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Protective zone implemented below Lake Barkley lock as officials test barrier to restrict Asian carp


The lock chamber of the Lake Barkley tailwater in Western Kentucky has closed to fishing, bow fishing and boat anchoring in order to protect an experimental barrier being installed to block the movement of Asian carp into the lake.

The Kentucky Department of Fish and Wildlife Resources is one of several agencies and partners involved with an extensive research project to investigate the effectiveness of a bio-acoustic fish fence (BAFF) to deter Asian carp from moving through the lock chambers of dams. Plans call for the device to become operational during the first week of November.

The device uses a combination of bubbles, sound and light to create an underwater curtain, which could discourage these invasive carp from entering the lock chamber. Since the acoustics and air system needs protection from potential damage from hooks, arrows and weights, fishing access is restricted within 200 feet of the BAFF system.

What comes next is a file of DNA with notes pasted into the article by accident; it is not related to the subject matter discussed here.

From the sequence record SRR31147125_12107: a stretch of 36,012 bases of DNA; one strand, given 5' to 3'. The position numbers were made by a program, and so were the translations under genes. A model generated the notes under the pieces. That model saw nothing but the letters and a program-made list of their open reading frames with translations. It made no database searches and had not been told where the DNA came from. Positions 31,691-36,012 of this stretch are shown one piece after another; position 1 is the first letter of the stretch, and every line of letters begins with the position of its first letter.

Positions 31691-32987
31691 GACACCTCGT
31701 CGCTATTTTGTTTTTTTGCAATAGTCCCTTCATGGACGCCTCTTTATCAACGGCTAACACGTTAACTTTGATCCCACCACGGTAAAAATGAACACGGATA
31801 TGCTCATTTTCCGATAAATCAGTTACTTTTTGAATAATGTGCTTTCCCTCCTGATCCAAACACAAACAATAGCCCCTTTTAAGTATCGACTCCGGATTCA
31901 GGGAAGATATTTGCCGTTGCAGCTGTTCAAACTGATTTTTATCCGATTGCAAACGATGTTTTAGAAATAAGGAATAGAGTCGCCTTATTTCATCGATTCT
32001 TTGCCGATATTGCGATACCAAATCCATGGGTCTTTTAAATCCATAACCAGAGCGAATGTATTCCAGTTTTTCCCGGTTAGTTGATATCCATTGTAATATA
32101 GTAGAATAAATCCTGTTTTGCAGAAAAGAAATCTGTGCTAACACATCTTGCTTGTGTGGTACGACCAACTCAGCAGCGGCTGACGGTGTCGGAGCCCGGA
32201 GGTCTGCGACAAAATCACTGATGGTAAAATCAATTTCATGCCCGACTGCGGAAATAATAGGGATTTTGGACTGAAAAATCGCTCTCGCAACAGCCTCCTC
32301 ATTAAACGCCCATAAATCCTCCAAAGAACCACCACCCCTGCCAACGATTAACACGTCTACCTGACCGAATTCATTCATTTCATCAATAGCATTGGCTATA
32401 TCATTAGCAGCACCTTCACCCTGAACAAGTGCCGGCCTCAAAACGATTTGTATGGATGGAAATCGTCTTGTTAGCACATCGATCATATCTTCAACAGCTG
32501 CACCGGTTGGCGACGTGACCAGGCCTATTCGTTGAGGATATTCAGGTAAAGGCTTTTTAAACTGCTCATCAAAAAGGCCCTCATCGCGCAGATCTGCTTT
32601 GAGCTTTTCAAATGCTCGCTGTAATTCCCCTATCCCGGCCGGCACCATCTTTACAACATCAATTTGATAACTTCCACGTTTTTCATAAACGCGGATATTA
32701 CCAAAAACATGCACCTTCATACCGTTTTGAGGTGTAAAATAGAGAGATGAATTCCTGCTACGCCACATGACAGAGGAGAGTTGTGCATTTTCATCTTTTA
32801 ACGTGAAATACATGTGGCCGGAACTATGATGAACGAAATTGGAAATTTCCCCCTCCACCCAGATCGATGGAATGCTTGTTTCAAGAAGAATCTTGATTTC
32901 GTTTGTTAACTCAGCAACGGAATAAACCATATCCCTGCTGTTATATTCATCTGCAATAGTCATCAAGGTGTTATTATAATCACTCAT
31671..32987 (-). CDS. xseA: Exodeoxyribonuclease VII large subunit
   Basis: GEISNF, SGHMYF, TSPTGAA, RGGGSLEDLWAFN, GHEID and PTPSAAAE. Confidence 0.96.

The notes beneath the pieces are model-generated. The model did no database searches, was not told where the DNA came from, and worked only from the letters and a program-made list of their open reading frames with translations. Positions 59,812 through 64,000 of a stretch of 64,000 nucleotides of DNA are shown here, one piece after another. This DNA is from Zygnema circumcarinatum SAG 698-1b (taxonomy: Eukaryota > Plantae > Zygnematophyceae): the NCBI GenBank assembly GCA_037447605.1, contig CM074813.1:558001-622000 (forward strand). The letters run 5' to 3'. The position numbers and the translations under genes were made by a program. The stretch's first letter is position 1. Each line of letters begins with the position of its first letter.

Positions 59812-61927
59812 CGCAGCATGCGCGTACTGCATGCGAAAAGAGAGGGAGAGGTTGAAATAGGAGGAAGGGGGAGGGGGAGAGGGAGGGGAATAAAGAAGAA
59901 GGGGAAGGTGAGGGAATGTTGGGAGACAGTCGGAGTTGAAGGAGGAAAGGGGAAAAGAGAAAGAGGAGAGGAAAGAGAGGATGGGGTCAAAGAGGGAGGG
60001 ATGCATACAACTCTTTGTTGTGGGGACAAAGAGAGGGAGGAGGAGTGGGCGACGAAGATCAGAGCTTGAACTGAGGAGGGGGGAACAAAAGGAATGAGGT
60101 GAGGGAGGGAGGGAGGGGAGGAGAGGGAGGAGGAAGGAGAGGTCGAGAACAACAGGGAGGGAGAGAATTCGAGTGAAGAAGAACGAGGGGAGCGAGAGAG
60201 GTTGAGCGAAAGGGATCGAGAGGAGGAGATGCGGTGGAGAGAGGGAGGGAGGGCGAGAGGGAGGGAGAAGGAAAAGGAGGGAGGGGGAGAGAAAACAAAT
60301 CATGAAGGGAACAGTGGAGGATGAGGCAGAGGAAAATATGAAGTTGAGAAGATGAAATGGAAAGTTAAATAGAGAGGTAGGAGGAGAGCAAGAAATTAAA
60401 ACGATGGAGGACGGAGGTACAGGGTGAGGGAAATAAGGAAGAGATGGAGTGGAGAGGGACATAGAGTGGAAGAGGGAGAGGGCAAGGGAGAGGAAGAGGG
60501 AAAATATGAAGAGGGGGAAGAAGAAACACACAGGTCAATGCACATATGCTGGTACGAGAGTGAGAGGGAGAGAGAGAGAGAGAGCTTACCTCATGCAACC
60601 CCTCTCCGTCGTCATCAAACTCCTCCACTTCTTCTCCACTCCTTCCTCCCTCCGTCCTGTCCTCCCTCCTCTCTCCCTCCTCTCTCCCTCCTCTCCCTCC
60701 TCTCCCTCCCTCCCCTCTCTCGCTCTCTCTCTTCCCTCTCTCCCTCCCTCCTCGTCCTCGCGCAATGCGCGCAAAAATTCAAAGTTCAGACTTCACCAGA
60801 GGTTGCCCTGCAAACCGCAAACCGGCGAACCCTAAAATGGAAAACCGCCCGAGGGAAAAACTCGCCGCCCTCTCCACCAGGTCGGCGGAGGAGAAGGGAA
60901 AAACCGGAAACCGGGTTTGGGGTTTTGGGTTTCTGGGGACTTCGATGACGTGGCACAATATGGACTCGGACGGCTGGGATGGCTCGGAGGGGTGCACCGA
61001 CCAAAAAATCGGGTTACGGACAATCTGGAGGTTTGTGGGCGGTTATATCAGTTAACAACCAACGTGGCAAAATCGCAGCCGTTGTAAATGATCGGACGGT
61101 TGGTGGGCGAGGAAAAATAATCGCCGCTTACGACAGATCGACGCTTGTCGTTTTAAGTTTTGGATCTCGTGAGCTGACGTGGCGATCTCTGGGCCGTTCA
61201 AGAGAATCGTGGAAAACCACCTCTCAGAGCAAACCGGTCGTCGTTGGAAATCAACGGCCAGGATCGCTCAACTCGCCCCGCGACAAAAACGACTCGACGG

Signs are being posted to advise boaters of the protective zone, which is allowed under Kentucky Fish and Wildlife regulations.

The test of this experimental system will last at least three years. If successful, the technology could be deployed in other rivers as a permanent deterrent to the upriver migration of Asian carp.

Kentucky Fish and Wildlife previously hosted meetings to inform the public of the experiment and the need to establish a restricted area. The department received no negative comments about restricting a small portion of water below the lock chamber.

From Kentucky Department of Fish and Wildlife Resources


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